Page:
Department of

Mathematics


Seminar Calendar
for events the day of Tuesday, October 14, 2014.

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Questions regarding events or the calendar should be directed to Tori Corkery.
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Tuesday, October 14, 2014

11:00 am in 243 Altgeld Hall,Tuesday, October 14, 2014

Recognizing small model structures

Inna Zakharevich   [email] (U Chicago)

Abstract: Model categories have been widely used over the past 40 years, but they rarely arise "in the wild"; instead, one is usually given a category C with a subcategory wC of weak equivalences, and would like to construct a model structure around those. Unfortunately, there is no known algorithm for doing so, and no general recognition principle that says that such a model structure exists. In this talk we will investigate this question in the case where C is small (and thus a preorder). In the end we will give simple necessary and sufficient conditions for a model structure on C with weak equivalences W to exist.

1:00 pm in 345 Altgeld Hall,Tuesday, October 14, 2014

The Generic Point Problem and closed subgroups of $S_\infty$

Andrew Zucker (Carnegie Mellon University)

Abstract: A topological group $G$ is said to have the Generic Point Property if the universal minimal flow $M(G)$ has a generic point, a point whose orbit is comeager. This in turn implies that any minimal $G$-flow has a generic point. Angel, Kechris, and Lyons asked the following question, known as the Generic Point Problem: If $G$ is a Polish group and the universal minimal flow $M(G)$ is metrizable, does $G$ have the Generic Point Property? In this talk, we will discuss the case where $G$ is a closed subgroup of $S_\infty$; here the answer is affirmative. To show this, we work with an explicit characterization of the greatest $G$-ambit and introduce some new tools in structural Ramsey theory.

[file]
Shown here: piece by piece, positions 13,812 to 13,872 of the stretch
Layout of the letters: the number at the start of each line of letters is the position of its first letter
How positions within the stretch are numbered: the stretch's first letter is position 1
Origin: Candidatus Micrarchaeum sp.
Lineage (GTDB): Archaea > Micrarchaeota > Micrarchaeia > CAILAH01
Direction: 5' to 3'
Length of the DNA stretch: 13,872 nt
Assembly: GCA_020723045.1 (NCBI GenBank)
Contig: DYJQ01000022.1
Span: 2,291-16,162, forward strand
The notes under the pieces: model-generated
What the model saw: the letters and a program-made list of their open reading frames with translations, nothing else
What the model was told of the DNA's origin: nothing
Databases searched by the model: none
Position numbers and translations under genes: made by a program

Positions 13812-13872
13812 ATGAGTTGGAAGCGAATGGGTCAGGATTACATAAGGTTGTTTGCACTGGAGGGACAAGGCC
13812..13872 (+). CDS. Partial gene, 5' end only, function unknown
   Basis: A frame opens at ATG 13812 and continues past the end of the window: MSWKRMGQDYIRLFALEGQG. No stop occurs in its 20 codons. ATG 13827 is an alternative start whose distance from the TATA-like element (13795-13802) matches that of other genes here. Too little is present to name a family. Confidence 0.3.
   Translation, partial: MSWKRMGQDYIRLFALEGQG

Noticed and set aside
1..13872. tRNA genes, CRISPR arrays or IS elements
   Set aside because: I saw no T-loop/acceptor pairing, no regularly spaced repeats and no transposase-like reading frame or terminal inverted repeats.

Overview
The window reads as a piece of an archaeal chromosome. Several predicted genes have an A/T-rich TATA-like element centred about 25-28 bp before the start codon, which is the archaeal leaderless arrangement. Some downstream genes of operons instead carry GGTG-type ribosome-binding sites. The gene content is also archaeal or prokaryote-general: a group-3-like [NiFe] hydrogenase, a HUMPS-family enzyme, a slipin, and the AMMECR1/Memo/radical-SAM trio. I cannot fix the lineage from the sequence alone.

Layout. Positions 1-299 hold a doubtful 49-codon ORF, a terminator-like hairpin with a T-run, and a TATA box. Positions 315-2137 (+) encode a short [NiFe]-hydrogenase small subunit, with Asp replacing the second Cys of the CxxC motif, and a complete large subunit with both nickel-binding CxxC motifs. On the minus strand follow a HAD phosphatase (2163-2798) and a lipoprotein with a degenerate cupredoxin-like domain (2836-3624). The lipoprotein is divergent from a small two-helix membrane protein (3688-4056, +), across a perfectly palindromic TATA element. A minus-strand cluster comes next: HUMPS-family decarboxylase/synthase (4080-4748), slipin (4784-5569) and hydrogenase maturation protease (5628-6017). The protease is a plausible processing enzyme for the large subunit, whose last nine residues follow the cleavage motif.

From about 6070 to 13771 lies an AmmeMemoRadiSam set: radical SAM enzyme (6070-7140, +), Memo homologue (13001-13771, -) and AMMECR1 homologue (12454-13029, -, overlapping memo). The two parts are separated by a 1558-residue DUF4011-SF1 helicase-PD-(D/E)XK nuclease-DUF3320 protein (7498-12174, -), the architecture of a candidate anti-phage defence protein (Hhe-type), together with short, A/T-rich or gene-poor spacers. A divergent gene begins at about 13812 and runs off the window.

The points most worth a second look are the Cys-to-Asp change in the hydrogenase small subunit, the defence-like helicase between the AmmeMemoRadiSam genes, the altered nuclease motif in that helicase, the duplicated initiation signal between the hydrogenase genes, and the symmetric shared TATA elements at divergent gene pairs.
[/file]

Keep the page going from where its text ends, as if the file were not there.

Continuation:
1:00 pm in 243 Altgeld Hall,Tuesday, October 14, 2014

Polygons, polynomials, fences, and flows

David Dumas (UIC)

Abstract: In a recent paper with Michael Wolf, we use affine differential geometry to construct a homeomorphism between the moduli space of polynomial cubic differentials on the complex plane and the space of projective equivalence classes of convex polygons in RP^2. In this talk I will briefly recall the results of this project, and then focus primarily on discussing various connections, questions, and conjectures suggested by this work. These include an interpretation of our main theorem in terms of a family of rank-3 meromorphic Higgs bundles, a conjectural relation with the Stokes phenomenon, and a question about the Poisson geometry of the space of twisted polygons. View talk at http://youtu.be/7ywL7IzHyQw

2:00 pm in Altgeld Hall 347,Tuesday, October 14, 2014

Sequential Change Detection for Fractional SDEs

Alexandra Chronopoulou (UIUC IESE)

Abstract: We will consider the problem of sequentially detecting a change in a stochastic process that satisfies a fractional stochastic differential equation with an arbitrary Hurst index, H. For this class of dynamics, we will establish sufficient conditions for the Cumulative Sums (CUSUM) test to be an exact (non-asymptotic) solution to Lorden's minimax optimal stopping problem. In this way, we will extend well-known optimality properties of CUSUM for diffusion processes. The main techniques for these extensions come from fractional calculus and Malliavin calculus.